The controversy before the 9th Circuit involved interpretation of the cap on landlord claims under section 502 of the Bankruptcy Code. Prior to bankruptcy the leases in question had been terminated and were the subject of arbitration. The debtors claimed that the arbitration fees and attorney fees awarded to the landlords were subject to the cap. The bankruptcy court, as affirmed by the district court, held that the fees were not capped.
Prior to bankruptcy the tenant-debtors stopped paying rent and eventually vacated two commercial properties. The landlords sued the debtors for breach, and the debtors counterclaimed on various grounds, such as breach of contract, breach of good faith and fair dealing, breach of quiet enjoyment, etc. A state court action was stayed pending arbitration.
The arbitrators assessed damages against the debtors for breach of lease, including unpaid past rent and future rent discounted to present value totaling ~$1.3 million, and awarded arbitration fees and attorney fees. They also denied the debtors’ counterclaims. After the debtors filed bankruptcy, the landlords filed a proof of claim for the entire arbitration award, including past due and future rent and the arbitration and attorney fees.
Section 502(b)(6) the Bankruptcy Code provides that a claim is disallowed to the extent that:
such claim is the claim of a lessor for damages resulting from the termination of a lease of real property, [and] such claim exceeds –
(A) the rent reserved by such lease, without acceleration, for the greater of one year, or 15 percent, not to exceed three years, of the remaining term of such lease, following the earlier of –
(i) the date of the filing of the petition; and
(ii) the date on which such lessor repossessed, or the lessee surrendered, the leased property; plus
(B) any unpaid rent due under such lease, without acceleration, on the earlier of such dates.
The debtors claimed the entire award was subject to this cap. The landlords responded that the cap applied only to the past and future rent, and not the fees. The bankruptcy court found in favor of the landlords, and the district court affirmed. The only disagreement of the parties was whether the fees were subject to the cap or should be paid in full.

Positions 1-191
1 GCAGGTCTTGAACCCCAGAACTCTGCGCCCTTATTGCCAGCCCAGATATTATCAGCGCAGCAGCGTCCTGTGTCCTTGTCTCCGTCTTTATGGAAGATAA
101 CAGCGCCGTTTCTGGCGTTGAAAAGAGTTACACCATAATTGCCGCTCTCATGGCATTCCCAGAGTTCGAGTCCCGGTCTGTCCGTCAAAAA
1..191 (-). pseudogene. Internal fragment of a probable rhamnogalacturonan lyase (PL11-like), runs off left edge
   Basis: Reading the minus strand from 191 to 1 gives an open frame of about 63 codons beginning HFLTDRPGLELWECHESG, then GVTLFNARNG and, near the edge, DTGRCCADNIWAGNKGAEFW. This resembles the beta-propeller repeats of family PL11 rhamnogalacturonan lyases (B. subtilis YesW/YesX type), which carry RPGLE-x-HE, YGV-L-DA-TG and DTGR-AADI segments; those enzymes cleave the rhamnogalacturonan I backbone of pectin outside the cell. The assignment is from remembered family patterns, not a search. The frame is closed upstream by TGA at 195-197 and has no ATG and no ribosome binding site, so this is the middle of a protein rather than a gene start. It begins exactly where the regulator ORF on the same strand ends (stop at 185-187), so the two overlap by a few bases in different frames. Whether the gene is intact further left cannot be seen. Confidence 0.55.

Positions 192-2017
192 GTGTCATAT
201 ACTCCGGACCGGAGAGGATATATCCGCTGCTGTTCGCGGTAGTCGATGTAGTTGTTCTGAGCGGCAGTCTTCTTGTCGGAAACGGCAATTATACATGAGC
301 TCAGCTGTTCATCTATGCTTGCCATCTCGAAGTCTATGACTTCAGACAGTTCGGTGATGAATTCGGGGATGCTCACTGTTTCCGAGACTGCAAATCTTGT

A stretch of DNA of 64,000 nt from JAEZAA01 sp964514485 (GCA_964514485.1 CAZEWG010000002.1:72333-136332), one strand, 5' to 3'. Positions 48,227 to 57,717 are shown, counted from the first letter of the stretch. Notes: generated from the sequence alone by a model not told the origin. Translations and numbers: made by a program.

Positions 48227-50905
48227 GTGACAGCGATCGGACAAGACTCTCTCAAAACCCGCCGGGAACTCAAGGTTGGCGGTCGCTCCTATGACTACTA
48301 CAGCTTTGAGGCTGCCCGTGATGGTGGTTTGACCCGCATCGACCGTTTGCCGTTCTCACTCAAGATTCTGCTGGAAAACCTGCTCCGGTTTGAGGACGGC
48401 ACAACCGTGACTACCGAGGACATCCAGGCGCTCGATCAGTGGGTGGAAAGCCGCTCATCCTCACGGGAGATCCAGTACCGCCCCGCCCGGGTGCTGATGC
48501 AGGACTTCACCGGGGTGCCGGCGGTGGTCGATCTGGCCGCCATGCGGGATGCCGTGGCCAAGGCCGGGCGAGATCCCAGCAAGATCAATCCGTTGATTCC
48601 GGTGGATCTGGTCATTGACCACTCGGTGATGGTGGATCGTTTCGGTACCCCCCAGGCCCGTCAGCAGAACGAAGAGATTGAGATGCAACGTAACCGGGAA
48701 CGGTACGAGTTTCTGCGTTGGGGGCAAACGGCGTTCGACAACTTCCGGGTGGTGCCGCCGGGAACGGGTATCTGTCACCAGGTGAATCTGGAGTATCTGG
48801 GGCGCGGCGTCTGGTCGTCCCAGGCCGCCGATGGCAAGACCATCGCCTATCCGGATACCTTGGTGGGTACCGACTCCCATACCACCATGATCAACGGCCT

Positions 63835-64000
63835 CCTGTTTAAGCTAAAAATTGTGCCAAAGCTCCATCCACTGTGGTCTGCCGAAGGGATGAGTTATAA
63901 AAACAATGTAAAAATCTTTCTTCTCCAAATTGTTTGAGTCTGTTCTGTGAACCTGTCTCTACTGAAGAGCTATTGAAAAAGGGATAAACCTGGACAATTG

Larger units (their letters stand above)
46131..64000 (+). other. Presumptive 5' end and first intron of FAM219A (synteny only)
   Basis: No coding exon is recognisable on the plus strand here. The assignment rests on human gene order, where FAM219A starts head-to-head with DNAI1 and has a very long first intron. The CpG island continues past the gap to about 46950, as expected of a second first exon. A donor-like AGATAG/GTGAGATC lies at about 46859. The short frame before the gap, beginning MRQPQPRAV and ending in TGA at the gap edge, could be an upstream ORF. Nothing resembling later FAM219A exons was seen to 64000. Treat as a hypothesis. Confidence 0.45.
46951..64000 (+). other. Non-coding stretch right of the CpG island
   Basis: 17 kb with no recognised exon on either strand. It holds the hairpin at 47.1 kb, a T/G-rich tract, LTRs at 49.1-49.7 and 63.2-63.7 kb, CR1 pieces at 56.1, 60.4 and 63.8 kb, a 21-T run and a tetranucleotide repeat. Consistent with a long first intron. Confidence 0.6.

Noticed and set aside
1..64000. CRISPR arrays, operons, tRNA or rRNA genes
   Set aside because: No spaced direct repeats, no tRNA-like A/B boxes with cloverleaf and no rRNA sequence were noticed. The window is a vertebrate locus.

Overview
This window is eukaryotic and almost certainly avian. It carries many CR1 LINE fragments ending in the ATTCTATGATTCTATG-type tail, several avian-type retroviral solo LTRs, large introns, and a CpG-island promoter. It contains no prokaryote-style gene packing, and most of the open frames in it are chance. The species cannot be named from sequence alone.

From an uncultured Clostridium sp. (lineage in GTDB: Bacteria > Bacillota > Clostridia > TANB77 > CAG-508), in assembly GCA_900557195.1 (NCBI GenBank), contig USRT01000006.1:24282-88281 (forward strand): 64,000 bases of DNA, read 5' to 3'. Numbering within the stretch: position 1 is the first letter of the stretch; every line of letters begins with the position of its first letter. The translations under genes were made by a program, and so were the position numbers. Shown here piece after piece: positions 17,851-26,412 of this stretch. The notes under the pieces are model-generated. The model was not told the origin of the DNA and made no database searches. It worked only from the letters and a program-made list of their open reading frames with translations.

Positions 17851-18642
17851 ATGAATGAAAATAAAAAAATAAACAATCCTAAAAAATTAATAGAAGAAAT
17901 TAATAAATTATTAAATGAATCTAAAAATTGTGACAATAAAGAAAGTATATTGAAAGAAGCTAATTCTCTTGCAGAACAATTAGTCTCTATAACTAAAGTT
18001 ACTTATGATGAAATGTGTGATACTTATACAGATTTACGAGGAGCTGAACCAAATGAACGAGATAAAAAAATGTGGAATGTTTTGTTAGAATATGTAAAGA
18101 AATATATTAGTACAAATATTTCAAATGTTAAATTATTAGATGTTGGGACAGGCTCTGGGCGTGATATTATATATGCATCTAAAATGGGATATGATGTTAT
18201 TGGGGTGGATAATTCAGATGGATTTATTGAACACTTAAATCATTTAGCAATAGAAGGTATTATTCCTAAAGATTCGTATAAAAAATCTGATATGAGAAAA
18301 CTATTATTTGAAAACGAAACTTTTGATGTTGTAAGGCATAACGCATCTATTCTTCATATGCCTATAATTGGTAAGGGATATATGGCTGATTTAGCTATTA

As background, the 9th Circuit reviewed the evolution of landlord claims in bankruptcy.
- “Historically, landlords could not recover future unpaid rent in bankruptcy, on the theory that such claims were contingent” (citing a 1934 Supreme Court decision describing the 1898 bankruptcy act).
- After the Great Depression Congress revisited the issue to reconcile “‘the need for landlords to be able to participate in the bankruptcy claim process and share the assets’ with ‘the need not to allow the debtor’s estate to be depleted through admission of extravagant claims for damages or unearned rent.'”
- This led to 1933 and 1934 amendments to the bankruptcy act that permitted claims for “injury resulting from the rejection by the trustee of an unexpired lease of real estate or for damages or indemnity under a covenant contained in such lease” with the claims limited to unpaid rent plus one year of rent reserved.
- The next significant change was the enactment of the current Bankruptcy Code in 1978. Instead of limiting rejection damages as well as damages under lease covenants, the current cap limits “damages resulting from the termination of a lease.” The court viewed this as a more limited cap.
The court noted that there have been a range of interpretations of this provision. At one end of the spectrum some courts have read the provision “as a kind of subject matter cap on all lease-related damages.” At the other end, some courts have narrowly construed the provision to apply only to claims for future rent and not to collateral damages. The court viewed itself as taking a middle position, focusing on whether a particular claim resulted from termination of the lease.
The 9th Circuit’s simple test as announced in prior case law was: “Assuming all other conditions remain constant, would the landlord have the same claim against the tenant if the tenant were to assume the lease rather than rejecting it?” To address the case of a pre-petition lease termination as opposed to a post-petition rejection, the court modified the test to ask whether the landlord would have the same claim if the lease had not been terminated.
Applying this test to the case before it, the court rejected the all or nothing approach taken by the bankruptcy and district courts. Since the cap on damages applied only to claims for “damages resulting from the termination of a lease,” the fees attributable to litigating claims for future rent were properly capped. However, claims for past rent could be asserted regardless of termination, so related fees were not subject to the cap. A similar analysis needed to be applied to the debtors’ counterclaims.
So, the court remanded the case with the direction that all claims were to be categorized based on whether they resulted directly from termination of a lease or not. Termination related claims were subject to the cap, while the rest more not.
Calculation of a landlord’s claim for rejection damages is not some obscure technicality that comes up once in a blue moon, but rather is a common place issue. It is interesting to note the significant variations in interpretation of the cap that still exist almost 40 years after the current formulation was adopted in the Bankruptcy Code.
Vicki R Harding, Esq.